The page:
There are some days as a mom and wife when I feel like all I’ve done is give. Each step of life prepares you for the next. Going from being single to married requires death to self. Decisions are not made for yourself anymore, but for the betterment of the two. Then, with a new baby, a whole new level of giving of yourself is required. Becoming a mother takes incredible self-sacrifice. Almost all of my time was devoted to my daughter, while trying to include my husband into this new bond between baby and mother. For me, sacrificing for my daughter was more natural than it was for my husband, maybe because she was so helpless? When I was nursing as her sole means of nourishment, I was feeding her every two hours around the clock. I would fall into bed exhausted, only to wake up a few hours later to feed her. Blessedly, that period of time was short, but there is a lifetime more to give of myself.
I love watching my daughter experience new things, and providing new experiences for her to try. This summer as our crunchy grass needed water, I stuck her feet and hands in front of the sprinkler. She discovered the tickly pressure of the water between her fingers and toes. The first time she met grass and sand, she didn’t want to put her hands down, the feel foreign and strange beneath her fingertips. And then everything started going into her mouth. Rocks, leaves, random particles left on the floor, and even her toes. It used to drive me crazy, having to constantly supervise what she was picking up because it inevitably would end up in her mouth. But she was exploring her world, discovering the tastes, feels, and smells all for the first time. It is how babies learn, and yeah, boosts their immune system all at once.
Three years ago, I promised to share my life with you
no matter the circumstances
through joy and pain.
We had no idea the magnitude of our vows
until they were tested.
I had no constructive methods of communication
until you taught me to talk.
Independence was difficult to unlearn
until I needed you.
We had no need to grow
until we said, “I do.”
I used to be brave. I used to snowboard and hike mountain peaks and enjoy rollercoasters. And then I became a mother. The most exhilarating activities I enjoyed seem freaking insane to me right now. This week, my husband and I went on a trip to the NC mountains with our 16 month old. We visited Grandfather Mountain, and up at the top is a swinging bridge one mile up. We went across that no problem, not without some butterflies in my stomach, but doable. But looking at the people who all congregated at the tippy top of that rock, I had zero interest. Maybe if I wasn’t four months pregnant, or a mom, or a wife, I would have climbed up there. So, maybe it isn’t that I’m not brave anymore. Maybe it’s that I feel the weight of responsibility of me staying alive that causes me not to take risks. Funny enough, I don’t miss those things, at least right now. My life is still full of wonder and joy because I’m pregnant, a mom, and a wife.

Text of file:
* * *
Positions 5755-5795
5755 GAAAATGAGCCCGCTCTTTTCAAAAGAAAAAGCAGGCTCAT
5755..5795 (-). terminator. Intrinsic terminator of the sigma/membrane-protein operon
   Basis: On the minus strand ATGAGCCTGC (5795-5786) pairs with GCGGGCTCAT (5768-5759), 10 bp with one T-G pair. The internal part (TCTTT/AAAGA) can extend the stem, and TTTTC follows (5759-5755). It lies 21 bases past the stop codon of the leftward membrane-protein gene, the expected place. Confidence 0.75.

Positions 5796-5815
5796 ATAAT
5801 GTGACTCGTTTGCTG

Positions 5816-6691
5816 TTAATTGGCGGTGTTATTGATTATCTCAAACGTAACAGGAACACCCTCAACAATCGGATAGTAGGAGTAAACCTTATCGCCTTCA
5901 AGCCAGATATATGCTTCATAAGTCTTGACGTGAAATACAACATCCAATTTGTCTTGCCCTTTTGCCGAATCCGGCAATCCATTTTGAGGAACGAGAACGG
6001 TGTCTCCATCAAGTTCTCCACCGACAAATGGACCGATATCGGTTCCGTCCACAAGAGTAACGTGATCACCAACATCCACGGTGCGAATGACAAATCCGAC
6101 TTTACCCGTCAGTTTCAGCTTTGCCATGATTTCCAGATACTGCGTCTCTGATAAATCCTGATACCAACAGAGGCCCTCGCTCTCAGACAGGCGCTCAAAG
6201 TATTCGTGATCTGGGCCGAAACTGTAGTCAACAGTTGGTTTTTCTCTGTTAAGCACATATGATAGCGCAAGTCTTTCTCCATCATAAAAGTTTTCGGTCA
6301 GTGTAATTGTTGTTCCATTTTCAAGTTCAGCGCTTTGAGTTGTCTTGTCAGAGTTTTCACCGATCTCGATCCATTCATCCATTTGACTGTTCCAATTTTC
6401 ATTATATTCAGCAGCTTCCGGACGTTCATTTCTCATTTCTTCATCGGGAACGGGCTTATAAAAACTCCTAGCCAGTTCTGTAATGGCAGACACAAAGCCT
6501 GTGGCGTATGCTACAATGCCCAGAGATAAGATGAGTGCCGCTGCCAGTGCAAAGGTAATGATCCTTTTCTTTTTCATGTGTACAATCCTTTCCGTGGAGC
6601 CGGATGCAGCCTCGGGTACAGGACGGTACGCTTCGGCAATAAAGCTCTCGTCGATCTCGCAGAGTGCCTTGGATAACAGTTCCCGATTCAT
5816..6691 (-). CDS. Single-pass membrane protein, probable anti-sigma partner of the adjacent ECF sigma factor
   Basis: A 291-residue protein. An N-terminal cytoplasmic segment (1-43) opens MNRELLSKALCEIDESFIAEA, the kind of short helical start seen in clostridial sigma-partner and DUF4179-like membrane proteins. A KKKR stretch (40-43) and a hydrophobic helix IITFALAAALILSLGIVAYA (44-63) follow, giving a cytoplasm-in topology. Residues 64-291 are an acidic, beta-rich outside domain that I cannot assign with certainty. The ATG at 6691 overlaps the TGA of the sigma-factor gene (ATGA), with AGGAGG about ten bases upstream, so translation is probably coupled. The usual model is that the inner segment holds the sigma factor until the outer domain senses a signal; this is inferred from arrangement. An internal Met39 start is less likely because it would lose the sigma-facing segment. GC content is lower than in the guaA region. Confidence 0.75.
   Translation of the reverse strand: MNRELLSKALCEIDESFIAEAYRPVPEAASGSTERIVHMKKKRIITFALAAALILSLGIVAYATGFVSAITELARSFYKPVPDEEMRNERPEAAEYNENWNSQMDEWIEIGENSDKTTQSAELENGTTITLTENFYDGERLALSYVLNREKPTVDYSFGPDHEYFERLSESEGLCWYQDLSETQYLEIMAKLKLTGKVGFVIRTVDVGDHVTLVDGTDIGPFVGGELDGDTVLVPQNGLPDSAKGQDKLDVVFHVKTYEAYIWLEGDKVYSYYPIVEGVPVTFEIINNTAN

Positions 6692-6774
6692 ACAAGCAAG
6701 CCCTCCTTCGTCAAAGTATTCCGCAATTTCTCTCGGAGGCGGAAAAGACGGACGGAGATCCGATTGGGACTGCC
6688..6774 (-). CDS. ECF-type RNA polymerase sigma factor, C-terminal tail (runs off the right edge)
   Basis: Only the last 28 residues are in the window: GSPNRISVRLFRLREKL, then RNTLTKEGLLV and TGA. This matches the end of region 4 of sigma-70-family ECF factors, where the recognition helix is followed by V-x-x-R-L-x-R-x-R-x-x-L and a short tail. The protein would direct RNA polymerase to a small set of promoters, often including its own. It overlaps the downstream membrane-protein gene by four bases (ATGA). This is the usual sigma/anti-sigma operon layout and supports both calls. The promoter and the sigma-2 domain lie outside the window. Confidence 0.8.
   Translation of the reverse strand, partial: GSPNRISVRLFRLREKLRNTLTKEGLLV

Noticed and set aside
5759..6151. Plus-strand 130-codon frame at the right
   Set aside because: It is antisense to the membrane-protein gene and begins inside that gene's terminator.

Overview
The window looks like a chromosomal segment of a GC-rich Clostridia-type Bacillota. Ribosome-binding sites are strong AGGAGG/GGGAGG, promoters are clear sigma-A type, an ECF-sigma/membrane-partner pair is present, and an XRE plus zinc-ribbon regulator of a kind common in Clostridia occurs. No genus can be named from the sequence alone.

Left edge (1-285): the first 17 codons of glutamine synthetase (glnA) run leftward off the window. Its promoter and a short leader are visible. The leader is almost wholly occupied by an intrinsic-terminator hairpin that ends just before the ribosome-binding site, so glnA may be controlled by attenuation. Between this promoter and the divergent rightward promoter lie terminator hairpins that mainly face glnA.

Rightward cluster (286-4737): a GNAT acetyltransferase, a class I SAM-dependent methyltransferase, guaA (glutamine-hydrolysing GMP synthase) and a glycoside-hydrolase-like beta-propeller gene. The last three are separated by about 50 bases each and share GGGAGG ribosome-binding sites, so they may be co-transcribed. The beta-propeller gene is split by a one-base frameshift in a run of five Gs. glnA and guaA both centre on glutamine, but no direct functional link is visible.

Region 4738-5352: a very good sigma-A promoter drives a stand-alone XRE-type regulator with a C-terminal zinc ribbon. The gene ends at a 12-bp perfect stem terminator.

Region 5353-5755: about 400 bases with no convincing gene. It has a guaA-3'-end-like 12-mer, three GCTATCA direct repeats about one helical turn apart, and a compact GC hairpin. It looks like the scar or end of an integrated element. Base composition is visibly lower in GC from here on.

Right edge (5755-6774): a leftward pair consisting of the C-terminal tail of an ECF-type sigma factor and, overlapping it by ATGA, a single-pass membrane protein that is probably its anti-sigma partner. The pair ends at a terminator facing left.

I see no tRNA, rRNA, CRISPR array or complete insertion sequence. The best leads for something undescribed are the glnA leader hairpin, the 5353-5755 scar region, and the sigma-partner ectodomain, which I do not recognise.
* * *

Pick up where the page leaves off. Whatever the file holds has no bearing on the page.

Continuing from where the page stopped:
Before I had my baby girl, I came up with a list of books I loved as a kid. Goodnight Moon, The Runaway Bunny, and Miss Rumphius were my favorites, and were the first books I bought for our impending bundle. Once Noelle was born, I would read books I wanted to read for myself out loud so she could hear my voice and expose her to vocabulary outside of my own meandering conversations with her and those she heard between my husband and me. The first book I read to her was A Little Princess, also one of my favorites. Then, the 8th Harry Potter book was released, so I read her The Cursed Child. That was a bit awkward to read a play out loud, but I figured I was reading to a two month old, so it didn’t matter. To my delight, Noelle now loves to read. Goodnight Moon is now one of her favorites, too. We know she wants to read it when she says, “fireplace,” or “clock,” which are two of her favorite objects to point out in the pictures of the room. This afternoon, she fell asleep in the car on the way home. When we pulled into the driveway, I opened her door and started unbuckling her carseat straps. Once she blinked away the sleep from her eyes, she wouldn’t stop repeating, “fireplace” until we got to her room and I handed her Goodnight Moon. I hope her love of reading never fades.
A few days ago, I bought my daughter her first pair of walking shoes. They’re a silver Mary-Jane style with a velcro strap across the foot and a really soft, flexible, and grippy sole. She isn’t walking yet, but she is standing on her own and standing up looking like she’s about to take a step, before she folds back down onto her knees. I’m torn between wanting her to walk so that I don’t have to carry her around the places we go, and not yet wanting her to figure it out. I know that once she starts walking, she’s going to run, and with that, her infancy will be long gone. She will remain my baby girl, even as she grows up and hits new milestones bigger and better than the ones before. In March, Baby Girl #2 is due, and we get to experience the joy of bringing home a new baby all over again. It is my prayer that I remain present in each moment of motherhood.
“Do or do not. There is no try.” -Yoda
I didn’t get to the laundry today. I’ll try to get to it tomorrow.
I didn’t make cookies today. I’ll try to make them tomorrow.
I forgot to get butter. I’ll try to remember that next time I’m shopping.
How many times in a day to I use the word Try, rather than just doing whatever it is? It gets exhausting and deflating when I realize all the things I wanted to “try” to get done that day, and nothing feels accomplished. Except that my little girl is happy, had some outdoor time, fed, and well rested. Sometimes, as a momma, that seems to be all I can do is to take care of my girl. That, I just do. Why is doing the same for my husband so much harder? We need to try to make time for each other. Correction, we must make time for each other.